Multi-national study shows health and safety is top priority for pork consumers

A choice experiment investigated the role of production characteristics in consumer choice of pork. Results indicate possibilities for product positioning based on health and safety
calendar icon 10 September 2018
clock icon 4 minute read

The study was conducted by researchers from both Denmark and Germany and concerned the consumer behaviour of candidates from Poland and Germany in 2015. An online survey was completed by 1,995 candidates who were asked to rank their primary concerns for the way in which meat was produced.

Results indicated that in both Germany and Poland, there is a significant proportion of consumers that find production characteristics important when selecting meat products, with the majority of consumers selecting health and safety as their main concern.

The study

A cross-national web-based survey was conducted in Germany and Poland in 2015. The population of participants were people eating pork and who have main or shared responsibility for shopping in their household. Participants were members of online panels of a major market research agency. Sampling was conducted with due concern for demographic variation.

A sample of 1007 pork-eaters in Germany and 988 in Poland was obtained. The shares of female and male participants are similar in both studies. The mean age of German consumers was 52 years and for Polish consumers it was 49 years.

The questionnaire was divided into the four following sections:

• Participants selected two out of the ten production characteristics that are most important for them when buying pork. There were four animal welfare attributes: no fixation (confinement) of animals; castration with anaesthesia; availability of straw; and transportation under 4 h. There were four attributes related to health and safety: GMO-free feed; pigs are free of microbial contaminations; complete traceability; and lower use of antibiotics. Finally, there were two environmental aspects: production with zero carbon footprint; and manure used for fertilisation.

• Participants answered filler questions unrelated to the main purpose of the survey to avoid priming effects of asking about production characteristics that could result in a bias in the following choice experiment.

• Participants had to choose between three neck cutlets, differing in visual fat content (high/low), visual colour (dark/light), country of origin (domestic, imported from Poland/Germany, produced in EU), price per kilo (in Germany/Euros: 6.00 €, 6.95 €, 7.90 €; in Poland/Zloty:16.95 zt, 19.05 zt, 21.15 zt) and the two most important production parameters that the participant had selected in the first part of the questionnaire (present/not present). Each participant evaluated twelve choice sets, choosing among the three options.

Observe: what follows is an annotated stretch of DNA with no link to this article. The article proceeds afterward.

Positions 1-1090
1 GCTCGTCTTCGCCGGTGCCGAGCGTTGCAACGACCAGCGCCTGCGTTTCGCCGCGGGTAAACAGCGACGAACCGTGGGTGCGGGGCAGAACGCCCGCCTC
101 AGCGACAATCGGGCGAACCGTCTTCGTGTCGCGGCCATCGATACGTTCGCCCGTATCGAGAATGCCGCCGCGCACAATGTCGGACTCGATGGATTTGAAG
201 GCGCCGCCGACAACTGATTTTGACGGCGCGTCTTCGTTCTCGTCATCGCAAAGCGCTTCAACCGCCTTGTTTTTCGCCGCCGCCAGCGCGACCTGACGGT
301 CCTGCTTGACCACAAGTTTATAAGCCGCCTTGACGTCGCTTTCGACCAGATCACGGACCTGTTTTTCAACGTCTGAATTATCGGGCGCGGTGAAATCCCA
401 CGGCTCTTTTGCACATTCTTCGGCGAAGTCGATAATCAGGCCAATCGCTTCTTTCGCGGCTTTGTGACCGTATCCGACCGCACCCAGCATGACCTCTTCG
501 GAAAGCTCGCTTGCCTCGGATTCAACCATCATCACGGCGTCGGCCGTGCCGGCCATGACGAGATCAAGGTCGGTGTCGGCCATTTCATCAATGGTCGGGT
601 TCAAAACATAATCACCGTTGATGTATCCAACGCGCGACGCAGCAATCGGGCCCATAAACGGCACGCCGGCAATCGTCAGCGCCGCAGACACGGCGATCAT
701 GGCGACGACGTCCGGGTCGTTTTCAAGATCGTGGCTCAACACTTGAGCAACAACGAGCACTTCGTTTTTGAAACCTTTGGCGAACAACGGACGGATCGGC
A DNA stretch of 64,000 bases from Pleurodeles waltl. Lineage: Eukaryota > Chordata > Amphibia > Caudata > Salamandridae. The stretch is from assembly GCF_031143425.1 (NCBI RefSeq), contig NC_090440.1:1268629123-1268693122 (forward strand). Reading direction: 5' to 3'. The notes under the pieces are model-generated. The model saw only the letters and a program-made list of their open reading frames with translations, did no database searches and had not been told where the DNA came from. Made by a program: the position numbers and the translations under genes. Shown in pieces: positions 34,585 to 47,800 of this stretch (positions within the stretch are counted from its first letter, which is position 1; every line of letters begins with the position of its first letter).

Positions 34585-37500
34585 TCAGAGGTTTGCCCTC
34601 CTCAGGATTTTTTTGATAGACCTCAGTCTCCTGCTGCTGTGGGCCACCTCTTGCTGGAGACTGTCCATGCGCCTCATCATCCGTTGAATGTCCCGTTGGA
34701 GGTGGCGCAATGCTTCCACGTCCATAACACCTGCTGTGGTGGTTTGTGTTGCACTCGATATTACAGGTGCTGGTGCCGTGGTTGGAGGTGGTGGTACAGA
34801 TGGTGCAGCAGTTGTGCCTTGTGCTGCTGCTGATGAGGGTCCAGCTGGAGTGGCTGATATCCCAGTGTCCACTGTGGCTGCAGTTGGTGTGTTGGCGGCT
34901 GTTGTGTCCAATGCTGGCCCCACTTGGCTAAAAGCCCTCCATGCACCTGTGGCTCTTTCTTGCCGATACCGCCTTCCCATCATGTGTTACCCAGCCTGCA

• The last part of the questionnaire contained attitudinal constructs, questions concerning pork buying habits, meat consumption, and sociodemographic questions on gender, age, income, education, number of children and marital status. Health-, price-, environmental-, and animal welfare-consciousness were measured using Cronbach’s alpha scale.

Conclusions of the study

1. The results of the first study among a German and a Polish sample show that, in general, the German and Polish respondents' most desired process characteristics were those giving personal benefits rather than societal or animal benefits (fewer antibiotics, GMO-free feed, complete traceability, no microbial contamination).

2. Overall, a production with a carbon footprint of zero was regarded as least important by respondents in both countries.

3. Willingness to pay a premium for pork with desired production attributes was higher in Germany than in Poland.

4. In general, the attributes origin, fat content, and colour seem to be most important to German and Polish consumers and have the highest impact on their pork choice, suggesting that they provide most benefit for consumers.

5. The results suggest that production characteristics can indeed be used to position pork products on the German and Polish markets. However, it is clear that careful segmentation is necessary, that production characteristics do not appeal to all consumers, and that different bundles of production characteristics apply to different consumers.

Read the full article here

Grunert, K.G., Sonntag, W.I., Glanz-Chanos, V. and Forum, S. (2018). Consumer interest in environmental impact, safety, health and animal welfare aspects of modern pig production: Results of a cross-national choice experiment. Meat science, 137:123-129.

Emily Houghton

Editor, The Pig Site

Emily Houghton is a Zoology graduate from Cardiff University and was the editor of The Pig Site from October 2017 to May 2020. Emily has worked in livestock husbandry, and has written, conducted and assisted with research projects regarding the synthesis of welfare and productivity of free-range food species.

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